Reply
Page 2 of 2 FirstFirst 1 2
Results 31 to 38 of 38
  1. #31
    Registered User GeneralSerpant's Avatar
    Join Date: Feb 2011
    Location: United States
    Posts: 17,617
    Rep Power: 65750
    GeneralSerpant has much to be proud of. One of the best! (+20000) GeneralSerpant has much to be proud of. One of the best! (+20000) GeneralSerpant has much to be proud of. One of the best! (+20000) GeneralSerpant has much to be proud of. One of the best! (+20000) GeneralSerpant has much to be proud of. One of the best! (+20000) GeneralSerpant has much to be proud of. One of the best! (+20000) GeneralSerpant has much to be proud of. One of the best! (+20000) GeneralSerpant has much to be proud of. One of the best! (+20000) GeneralSerpant has much to be proud of. One of the best! (+20000) GeneralSerpant has much to be proud of. One of the best! (+20000) GeneralSerpant has much to be proud of. One of the best! (+20000)
    GeneralSerpant is offline
    Originally Posted by BeginnerGainz View Post
    I literally told you w
    The teres major mainly locks the arm into an external rotation in order to allow the traps to position the shoulders and orient them to stretch the lats. Basically, wherever your rear delts end up and how they're pointed is going to determine what kind of stretch you can get with the lats. That's why you're supposed to raise you're shoulders before you pull in a dead hang. Your traps, hanging from the top of your spine, is completely mobile to flare the lats in such manner when "shrugging" your arms while they are overhead.

    The teres major is what locks the tricep into place with the lat while your traps swing the shoulder around.
    Last edited by GeneralSerpant; 01-14-2022 at 03:51 PM.
    Looks good when flexing Crew
    Reply With Quote

  2. #32
    Registered User BeginnerGainz's Avatar
    Join Date: Sep 2019
    Age: 52
    Posts: 7,649
    Rep Power: 43805
    BeginnerGainz has much to be proud of. One of the best! (+20000) BeginnerGainz has much to be proud of. One of the best! (+20000) BeginnerGainz has much to be proud of. One of the best! (+20000) BeginnerGainz has much to be proud of. One of the best! (+20000) BeginnerGainz has much to be proud of. One of the best! (+20000) BeginnerGainz has much to be proud of. One of the best! (+20000) BeginnerGainz has much to be proud of. One of the best! (+20000) BeginnerGainz has much to be proud of. One of the best! (+20000) BeginnerGainz has much to be proud of. One of the best! (+20000) BeginnerGainz has much to be proud of. One of the best! (+20000) BeginnerGainz has much to be proud of. One of the best! (+20000)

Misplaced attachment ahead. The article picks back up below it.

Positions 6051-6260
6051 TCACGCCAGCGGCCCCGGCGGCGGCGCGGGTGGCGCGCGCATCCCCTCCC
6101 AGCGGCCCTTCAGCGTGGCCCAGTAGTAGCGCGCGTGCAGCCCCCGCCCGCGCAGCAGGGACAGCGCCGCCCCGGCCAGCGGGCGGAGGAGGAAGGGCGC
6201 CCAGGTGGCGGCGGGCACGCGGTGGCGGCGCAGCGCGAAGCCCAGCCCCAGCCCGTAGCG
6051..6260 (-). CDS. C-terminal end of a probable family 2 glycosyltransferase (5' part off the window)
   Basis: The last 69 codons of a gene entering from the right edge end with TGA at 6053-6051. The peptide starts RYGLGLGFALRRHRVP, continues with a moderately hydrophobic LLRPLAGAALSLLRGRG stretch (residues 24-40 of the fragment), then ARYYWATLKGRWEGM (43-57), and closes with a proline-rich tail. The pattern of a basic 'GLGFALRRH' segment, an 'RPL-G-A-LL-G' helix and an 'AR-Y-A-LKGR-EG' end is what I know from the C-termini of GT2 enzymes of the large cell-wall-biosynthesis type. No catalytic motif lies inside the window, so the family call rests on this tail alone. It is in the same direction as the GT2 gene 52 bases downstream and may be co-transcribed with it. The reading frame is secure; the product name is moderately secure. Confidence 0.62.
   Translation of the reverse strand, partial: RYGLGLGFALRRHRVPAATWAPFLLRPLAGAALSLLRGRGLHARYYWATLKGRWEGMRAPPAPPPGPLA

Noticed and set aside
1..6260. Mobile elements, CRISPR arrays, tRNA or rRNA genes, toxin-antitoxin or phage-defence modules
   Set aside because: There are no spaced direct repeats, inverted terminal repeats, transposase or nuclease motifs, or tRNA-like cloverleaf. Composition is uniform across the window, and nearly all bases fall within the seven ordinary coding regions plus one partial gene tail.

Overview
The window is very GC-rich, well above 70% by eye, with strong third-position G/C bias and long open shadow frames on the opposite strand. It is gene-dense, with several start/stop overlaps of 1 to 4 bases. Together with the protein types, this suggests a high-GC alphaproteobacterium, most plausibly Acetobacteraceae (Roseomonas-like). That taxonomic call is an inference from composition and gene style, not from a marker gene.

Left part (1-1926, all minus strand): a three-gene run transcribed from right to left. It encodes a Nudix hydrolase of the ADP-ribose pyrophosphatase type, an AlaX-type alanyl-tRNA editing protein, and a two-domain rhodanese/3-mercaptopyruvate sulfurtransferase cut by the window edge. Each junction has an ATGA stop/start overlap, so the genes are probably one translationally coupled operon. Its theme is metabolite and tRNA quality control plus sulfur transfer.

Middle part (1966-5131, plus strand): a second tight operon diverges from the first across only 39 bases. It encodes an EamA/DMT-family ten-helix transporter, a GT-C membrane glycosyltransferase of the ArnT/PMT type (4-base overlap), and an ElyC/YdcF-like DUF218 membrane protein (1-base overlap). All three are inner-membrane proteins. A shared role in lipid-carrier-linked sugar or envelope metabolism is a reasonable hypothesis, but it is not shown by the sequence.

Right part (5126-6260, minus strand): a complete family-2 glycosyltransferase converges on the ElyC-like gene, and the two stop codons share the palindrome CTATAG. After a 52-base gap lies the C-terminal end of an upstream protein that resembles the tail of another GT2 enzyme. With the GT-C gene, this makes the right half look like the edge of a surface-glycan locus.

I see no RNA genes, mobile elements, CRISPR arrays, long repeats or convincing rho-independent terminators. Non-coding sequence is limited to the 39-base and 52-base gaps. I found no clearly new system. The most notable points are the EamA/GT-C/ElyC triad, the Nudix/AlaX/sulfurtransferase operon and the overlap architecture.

BeginnerGainz is online now
    Originally Posted by GeneralSerpant View Post
    The teres major mainly locks the arm into an external rotation in order to allow the traps to position the shoulders and orient them to stretch the lats. Basically, wherever your rear delts end up and how they're pointed is going to determine what kind of stretch you can get with the lats. That's why you're supposed to raise you're shoulders before you pull in a dead hang. Your traps, hanging from the top of your spine, is completely mobile to flare the lats in such manner when "shrugging" your arms while they are overhead.

    The teres major is what locks the tricep into place with the lat while your traps swing the shoulder around.
    The teres major is responsible for a few things. One, is internal rotation.

    The other is, wait for it, shoulder extension. Particularly from higher flexion angles when it is in the best position to do so because the lats do not have the leverage.